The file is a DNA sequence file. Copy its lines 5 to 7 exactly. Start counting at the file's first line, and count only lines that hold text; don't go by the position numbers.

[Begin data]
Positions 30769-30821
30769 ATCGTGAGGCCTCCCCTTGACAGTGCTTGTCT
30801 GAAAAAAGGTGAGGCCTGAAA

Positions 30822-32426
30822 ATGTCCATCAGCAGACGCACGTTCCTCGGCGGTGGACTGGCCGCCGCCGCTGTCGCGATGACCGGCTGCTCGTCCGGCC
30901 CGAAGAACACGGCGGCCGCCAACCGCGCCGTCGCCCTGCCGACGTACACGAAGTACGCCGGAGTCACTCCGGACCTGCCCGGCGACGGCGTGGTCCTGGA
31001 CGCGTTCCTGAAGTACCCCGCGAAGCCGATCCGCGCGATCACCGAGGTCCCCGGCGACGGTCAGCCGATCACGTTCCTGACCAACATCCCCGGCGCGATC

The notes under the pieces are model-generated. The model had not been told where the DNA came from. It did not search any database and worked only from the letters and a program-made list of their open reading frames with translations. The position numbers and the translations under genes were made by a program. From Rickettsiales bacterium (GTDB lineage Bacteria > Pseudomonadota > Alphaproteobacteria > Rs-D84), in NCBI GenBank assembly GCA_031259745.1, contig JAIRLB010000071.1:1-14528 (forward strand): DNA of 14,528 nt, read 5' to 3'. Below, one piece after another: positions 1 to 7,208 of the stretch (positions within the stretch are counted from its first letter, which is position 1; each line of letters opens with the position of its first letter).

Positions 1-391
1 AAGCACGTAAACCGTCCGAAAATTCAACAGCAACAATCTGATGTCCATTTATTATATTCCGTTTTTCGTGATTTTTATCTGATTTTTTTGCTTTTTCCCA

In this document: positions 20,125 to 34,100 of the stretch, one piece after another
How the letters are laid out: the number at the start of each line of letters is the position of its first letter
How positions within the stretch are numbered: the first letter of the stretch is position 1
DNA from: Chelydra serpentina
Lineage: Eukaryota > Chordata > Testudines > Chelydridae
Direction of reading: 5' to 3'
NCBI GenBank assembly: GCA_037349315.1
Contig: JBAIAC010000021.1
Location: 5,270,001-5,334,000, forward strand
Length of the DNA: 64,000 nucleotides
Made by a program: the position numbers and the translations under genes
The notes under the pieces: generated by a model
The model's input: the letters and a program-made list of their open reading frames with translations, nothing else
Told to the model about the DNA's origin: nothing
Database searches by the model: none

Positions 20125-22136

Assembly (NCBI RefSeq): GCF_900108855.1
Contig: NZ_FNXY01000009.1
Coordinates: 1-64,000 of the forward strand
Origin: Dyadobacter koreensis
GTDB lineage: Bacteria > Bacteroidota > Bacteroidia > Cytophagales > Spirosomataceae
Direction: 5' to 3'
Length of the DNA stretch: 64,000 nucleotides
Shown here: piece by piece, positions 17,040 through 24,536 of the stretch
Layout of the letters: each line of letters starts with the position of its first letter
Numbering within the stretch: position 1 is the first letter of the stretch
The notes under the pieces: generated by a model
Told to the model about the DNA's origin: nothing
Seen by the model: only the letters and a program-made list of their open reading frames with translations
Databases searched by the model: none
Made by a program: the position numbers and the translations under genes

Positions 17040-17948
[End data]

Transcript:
30822 ATGTCCATCAGCAGACGCACGTTCCTCGGCGGTGGACTGGCCGCCGCCGCTGTCGCGATGACCGGCTGCTCGTCCGGCC
30901 CGAAGAACACGGCGGCCGCCAACCGCGCCGTCGCCCTGCCGACGTACACGAAGTACGCCGGAGTCACTCCGGACCTGCCCGGCGACGGCGTGGTCCTGGA
31001 CGCGTTCCTGAAGTACCCCGCGAAGCCGATCCGCGCGATCACCGAGGTCCCCGGCGACGGTCAGCCGATCACGTTCCTGACCAACATCCCCGGCGCGATC